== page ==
Commenting on the campaign rankings, Mike Cooper, CEO of PHD Worldwide, said: "It's an honour to see that the top two most effective campaigns in the world over the past 12 months are both for work that PHD has carried out for Unilever."

Louise Ainsworth, CEO of Warc, added: "These rankings reflect an incredible body of work from across the globe - congratulations to the clients and the agencies who made it happen." 

You can read full 2015 results from the Warc 100 on our microsite. Warc subscribers can also read the full case studies for the winning campaigns, including 'Kan Khajura Tesan'.

Data sourced from Warc


Shopper marketing moves to total retail

25 February 2015
LONDON: Omnichannel is already yesterday's story and retailers now need to think in terms of 'total retail', bringing together a strong central brand supported by a consistent customer experience and a genuinely integrated back office.

The rapid evolution of shopper behaviour is addressed in Warc's Toolkit 2015, a guide to six major marketing trends for the year ahead, produced in association with Deloitte. This highlights the trends – from the rise of click-and-collect to "boomerooming" – that are making the shopper journey ever more complex.

The omnichannel strategy has been largely about a focus on logistics and delivery mechanisms to ensure the same products are available both online and off line. But the total retail concept moves beyond that to offer a truly unified approach.

Only a couple of years ago retailers were worried about showrooming, where people checked products out in-store before buying them cheaper online. Then came webrooming, where the reverse procedure took place.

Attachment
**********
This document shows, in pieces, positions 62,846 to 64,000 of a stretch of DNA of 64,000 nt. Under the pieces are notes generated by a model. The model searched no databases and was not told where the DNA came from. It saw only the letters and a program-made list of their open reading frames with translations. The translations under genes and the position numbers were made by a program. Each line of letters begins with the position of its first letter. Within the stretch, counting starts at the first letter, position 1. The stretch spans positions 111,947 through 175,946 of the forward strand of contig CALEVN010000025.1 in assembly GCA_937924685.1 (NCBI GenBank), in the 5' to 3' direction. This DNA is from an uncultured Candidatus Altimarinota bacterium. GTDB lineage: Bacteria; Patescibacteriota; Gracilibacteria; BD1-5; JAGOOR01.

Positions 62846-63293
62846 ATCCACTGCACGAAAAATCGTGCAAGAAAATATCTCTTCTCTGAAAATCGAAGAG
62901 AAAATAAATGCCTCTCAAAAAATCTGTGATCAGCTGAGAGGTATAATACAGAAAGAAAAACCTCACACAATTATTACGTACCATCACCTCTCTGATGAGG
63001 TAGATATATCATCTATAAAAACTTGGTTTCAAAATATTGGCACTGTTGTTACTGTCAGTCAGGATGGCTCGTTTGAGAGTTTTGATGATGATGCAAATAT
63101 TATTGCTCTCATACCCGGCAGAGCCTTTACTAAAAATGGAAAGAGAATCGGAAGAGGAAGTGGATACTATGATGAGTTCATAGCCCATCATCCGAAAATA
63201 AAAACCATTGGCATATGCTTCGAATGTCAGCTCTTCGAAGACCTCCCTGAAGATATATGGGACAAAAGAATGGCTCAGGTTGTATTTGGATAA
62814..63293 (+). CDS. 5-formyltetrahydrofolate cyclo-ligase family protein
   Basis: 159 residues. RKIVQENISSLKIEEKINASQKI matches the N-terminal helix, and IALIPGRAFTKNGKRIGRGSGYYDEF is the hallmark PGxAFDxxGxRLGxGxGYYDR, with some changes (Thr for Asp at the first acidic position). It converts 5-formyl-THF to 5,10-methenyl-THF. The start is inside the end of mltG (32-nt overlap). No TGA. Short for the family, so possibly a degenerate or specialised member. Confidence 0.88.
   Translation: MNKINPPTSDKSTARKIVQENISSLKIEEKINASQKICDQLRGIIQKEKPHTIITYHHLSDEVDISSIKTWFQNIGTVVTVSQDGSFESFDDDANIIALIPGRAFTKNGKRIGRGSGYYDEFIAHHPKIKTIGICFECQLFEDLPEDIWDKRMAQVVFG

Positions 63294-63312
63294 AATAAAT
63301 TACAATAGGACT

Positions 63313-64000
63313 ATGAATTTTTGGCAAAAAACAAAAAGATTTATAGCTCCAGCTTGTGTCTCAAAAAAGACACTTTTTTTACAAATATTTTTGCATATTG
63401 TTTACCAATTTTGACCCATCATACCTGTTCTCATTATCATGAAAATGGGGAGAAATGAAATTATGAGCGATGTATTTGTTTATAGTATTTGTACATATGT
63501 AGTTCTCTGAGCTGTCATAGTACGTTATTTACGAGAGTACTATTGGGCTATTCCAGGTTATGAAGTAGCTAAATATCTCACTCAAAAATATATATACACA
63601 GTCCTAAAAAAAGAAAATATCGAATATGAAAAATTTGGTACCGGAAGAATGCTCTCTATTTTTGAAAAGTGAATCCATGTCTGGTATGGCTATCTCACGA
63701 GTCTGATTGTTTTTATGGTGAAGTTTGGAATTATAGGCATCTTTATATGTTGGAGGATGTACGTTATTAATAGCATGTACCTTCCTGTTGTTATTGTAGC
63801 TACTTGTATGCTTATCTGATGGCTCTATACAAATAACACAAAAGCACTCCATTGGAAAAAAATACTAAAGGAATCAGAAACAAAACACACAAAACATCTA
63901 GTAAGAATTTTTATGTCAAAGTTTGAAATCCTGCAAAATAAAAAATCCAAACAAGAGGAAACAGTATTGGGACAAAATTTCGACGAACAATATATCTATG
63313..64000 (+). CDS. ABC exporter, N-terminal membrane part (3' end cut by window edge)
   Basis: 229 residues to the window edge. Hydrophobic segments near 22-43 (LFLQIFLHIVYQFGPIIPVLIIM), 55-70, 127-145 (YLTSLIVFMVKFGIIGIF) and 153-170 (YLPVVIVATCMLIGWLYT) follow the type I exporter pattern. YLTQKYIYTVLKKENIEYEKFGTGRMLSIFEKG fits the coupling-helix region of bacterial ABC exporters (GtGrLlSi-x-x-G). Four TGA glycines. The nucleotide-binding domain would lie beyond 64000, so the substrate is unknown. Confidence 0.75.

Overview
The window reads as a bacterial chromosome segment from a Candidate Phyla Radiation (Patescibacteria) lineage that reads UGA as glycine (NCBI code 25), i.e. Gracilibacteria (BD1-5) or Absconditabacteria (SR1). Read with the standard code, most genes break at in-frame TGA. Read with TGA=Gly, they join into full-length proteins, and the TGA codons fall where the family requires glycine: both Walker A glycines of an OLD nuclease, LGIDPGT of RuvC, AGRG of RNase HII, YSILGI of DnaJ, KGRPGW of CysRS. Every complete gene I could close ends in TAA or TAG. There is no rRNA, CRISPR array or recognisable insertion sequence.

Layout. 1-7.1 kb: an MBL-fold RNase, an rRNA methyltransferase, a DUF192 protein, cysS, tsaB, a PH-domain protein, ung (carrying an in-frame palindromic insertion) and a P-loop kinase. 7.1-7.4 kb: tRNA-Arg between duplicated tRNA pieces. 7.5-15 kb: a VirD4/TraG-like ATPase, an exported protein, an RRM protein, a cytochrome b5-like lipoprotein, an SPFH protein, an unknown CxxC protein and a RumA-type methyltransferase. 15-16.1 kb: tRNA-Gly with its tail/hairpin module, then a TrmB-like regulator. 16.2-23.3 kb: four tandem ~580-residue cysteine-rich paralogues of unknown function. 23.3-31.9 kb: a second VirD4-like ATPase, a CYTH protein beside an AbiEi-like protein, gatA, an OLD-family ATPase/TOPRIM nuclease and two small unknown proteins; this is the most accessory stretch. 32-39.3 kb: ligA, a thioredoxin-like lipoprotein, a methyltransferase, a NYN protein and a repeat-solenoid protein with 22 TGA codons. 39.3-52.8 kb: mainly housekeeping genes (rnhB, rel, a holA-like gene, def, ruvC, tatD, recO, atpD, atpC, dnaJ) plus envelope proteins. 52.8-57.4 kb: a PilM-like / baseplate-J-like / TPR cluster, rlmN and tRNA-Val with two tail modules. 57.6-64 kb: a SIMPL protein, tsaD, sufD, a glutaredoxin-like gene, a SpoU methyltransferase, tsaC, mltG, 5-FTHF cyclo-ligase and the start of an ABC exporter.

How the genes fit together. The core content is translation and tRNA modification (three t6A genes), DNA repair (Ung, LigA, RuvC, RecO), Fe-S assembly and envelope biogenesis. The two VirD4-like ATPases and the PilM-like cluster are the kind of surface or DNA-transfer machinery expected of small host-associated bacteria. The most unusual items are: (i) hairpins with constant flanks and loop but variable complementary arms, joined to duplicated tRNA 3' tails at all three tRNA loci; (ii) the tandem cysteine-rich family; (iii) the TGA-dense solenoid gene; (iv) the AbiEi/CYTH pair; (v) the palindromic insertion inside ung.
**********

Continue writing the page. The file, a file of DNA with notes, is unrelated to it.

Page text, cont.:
Consumers are now as likely to be "boomerooming" – researching online, then visiting a physical store to touch and check out a product, before going back online to purchase it at the lowest price. And quite possibly returning to a store to collect it.

The nuanced relationship between digital and physical is further illustrated by online brands opening offline stores to meet that need to offer an experiential presence, while bricks-and-mortar stores are experimenting with beacon technology and location-based marketing.

The path to purchase of digitally enabled consumers is far from linear, according to Tom Jefferies, Senior Manager, Customer Advisory Practice, Deloitte Digital. "Businesses should dramatically change the way they think, measure, and invest in order to integrate retail and provide a frictionless 'total retail' experience," he advises.